Their Muslim faith provided the primary framework within which these parents raised their children with autism. Their religious perspective stressed the child’s full inclusion in every aspect of life and called on Muslims to remove societal barriers that marginalized individuals with disabilities. As a result, these children were incorporated into the ordinary practices at home and in the community just as any child would be. Children with autism were not cocooned in a quiet, secluded, or simplified world. They inhabited highly stimulating and noisy households of extended families, multiple languages, television, and music.
In counterpoint to this dynamic complexity, prayer provided a powerful source of structure and predictability. Parents believed that every child should be taught to pray because God hears the prayers of children first and because praying involves a one-on-one communication with Allah, in which the child can ask directly for blessings and forgiveness.
Jalil and Raqib were brought into the practice of praying through participation in prayers and ceremonies at home and in the mosque. As in the opening vignette, fathers prayed with their sons, performing the entire prayer to completion. At home, such prayers might last 15 minutes, in the mosque 30 minutes. The children followed along and rarely, if ever, disrupted the prayer. Additionally, relatives and the wider community supported the children’s religious education. Children would be dressed in their native clothes with fuss and ceremony and taken to the mosque for their weekly prayer lessons.
Mothers also played a critical role by overseeing the child’s informal instruction in prayer, ensuring that he acquired the minimal level of Qur’an recitation. They were assiduous in conducting behind-the-scenes rehearsals that prepared the child to pray with his father. Lessons were simple but lengthy, involving short, frequent repetitions. Mothers wove the teaching of prayers into their daily life, making time between chores and while transporting their son to school and therapy.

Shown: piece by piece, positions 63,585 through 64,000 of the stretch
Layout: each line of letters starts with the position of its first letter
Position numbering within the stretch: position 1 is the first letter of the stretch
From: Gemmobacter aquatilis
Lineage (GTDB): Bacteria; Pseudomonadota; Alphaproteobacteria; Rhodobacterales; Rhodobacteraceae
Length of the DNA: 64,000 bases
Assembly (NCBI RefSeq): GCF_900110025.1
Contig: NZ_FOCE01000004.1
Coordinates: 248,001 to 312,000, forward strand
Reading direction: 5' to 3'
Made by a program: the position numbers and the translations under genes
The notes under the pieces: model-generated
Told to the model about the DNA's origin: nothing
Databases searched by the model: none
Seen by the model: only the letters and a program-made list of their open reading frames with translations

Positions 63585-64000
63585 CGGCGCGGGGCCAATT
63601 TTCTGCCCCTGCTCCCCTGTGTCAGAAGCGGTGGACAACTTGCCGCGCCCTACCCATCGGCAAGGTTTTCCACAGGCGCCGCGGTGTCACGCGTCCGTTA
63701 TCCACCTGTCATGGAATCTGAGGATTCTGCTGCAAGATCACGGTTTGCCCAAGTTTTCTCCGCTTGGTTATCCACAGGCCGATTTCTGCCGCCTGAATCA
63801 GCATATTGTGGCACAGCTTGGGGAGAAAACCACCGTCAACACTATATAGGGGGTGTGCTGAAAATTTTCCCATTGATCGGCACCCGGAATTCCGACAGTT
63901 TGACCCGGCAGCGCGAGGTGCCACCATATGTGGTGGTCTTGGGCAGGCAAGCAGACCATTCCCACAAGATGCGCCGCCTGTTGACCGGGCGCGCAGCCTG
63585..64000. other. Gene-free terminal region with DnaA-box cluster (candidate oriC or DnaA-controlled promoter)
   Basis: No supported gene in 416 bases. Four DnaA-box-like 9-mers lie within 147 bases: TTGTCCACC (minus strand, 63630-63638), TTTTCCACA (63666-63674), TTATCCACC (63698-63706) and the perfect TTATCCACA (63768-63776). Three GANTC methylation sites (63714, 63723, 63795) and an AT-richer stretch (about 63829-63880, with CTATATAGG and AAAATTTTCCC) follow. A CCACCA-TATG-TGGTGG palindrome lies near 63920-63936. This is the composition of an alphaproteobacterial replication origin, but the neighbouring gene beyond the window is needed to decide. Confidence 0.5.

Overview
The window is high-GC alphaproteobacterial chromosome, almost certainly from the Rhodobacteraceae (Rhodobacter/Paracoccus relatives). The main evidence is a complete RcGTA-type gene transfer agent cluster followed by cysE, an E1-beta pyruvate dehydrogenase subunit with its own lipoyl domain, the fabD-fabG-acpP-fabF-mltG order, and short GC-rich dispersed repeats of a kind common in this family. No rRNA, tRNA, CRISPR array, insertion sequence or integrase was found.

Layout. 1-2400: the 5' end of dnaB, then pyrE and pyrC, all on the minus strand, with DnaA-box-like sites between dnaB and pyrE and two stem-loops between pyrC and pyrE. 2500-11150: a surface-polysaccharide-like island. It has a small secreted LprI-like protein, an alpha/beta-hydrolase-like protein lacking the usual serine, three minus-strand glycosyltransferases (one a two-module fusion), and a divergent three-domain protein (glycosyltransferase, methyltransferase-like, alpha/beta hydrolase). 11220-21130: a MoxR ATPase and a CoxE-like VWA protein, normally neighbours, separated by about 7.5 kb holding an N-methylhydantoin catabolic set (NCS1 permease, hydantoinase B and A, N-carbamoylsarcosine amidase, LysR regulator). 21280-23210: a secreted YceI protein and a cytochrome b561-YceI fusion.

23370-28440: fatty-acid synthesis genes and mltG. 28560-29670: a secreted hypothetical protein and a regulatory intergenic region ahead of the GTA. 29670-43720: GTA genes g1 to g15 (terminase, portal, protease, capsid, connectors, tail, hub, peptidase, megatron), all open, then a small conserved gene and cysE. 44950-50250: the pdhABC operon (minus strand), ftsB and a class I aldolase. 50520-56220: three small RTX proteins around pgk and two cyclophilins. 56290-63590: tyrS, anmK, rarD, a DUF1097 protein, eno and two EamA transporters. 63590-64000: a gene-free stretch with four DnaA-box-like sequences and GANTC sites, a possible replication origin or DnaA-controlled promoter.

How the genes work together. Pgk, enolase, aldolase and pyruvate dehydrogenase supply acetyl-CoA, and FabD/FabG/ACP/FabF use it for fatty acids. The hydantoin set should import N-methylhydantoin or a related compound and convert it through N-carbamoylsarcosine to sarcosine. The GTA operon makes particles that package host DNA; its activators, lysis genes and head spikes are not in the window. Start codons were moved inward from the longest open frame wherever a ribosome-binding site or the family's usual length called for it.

In the following example, Raqib, five years old, clambered into a swing in his favorite park. Laila, his mother began to push him from behind and Raqib giggled excitedly. Laila then walked to the front and stood still. “More!” Raqib shouted, “More please.” Laila looked at him, “Okay, how about we sing together. I push you, you say what mommy says, and you will go up and UP! Okay?” Raqib giggled. Laila grabbed the swing from behind, “READY Raqiby? Okay say, ‘Bismillah Al Rahman, Al Rahim’ (In the name of Allah, the Most Merciful, the Most Kind)…come on, ‘Bismillah.’” Raqib shouted out in excitement,“Bismillah Al Rahman Al Rahim.”
In this manner, Raqib rehearsed the entire prayer. His mother said to me, “The to and fro motion soothes and calms him. He loves it and learns the best here.”
From age three onwards, Jalil and Raqib experienced an enormous amount of this kind of rehearsal. They became accustomed to having their activities interrupted, as their mothers initiated yet another lesson in prayer, and to being distracted, coaxed, or bribed when their interest waned. But they also became accustomed to the importance of prayer and to its central place in everyday life. By the time Jalil and Raqib were six years old, they were able to recite lengthy prayers in Arabic, participate in formal prayer sessions in the mosque, and in Qur’an recitation competitions with their typically developing peers. They were also able to communicate in Bangla, Urdu and English with family members.
Further Reading: Brinda Jegatheesan, Ways of Being at Home and Community: Language Socialization of Children with Autism in Multilingual South Asian Immigrant Families.
PhD diss., University of Illinois at Urbana-Champaign, 2005.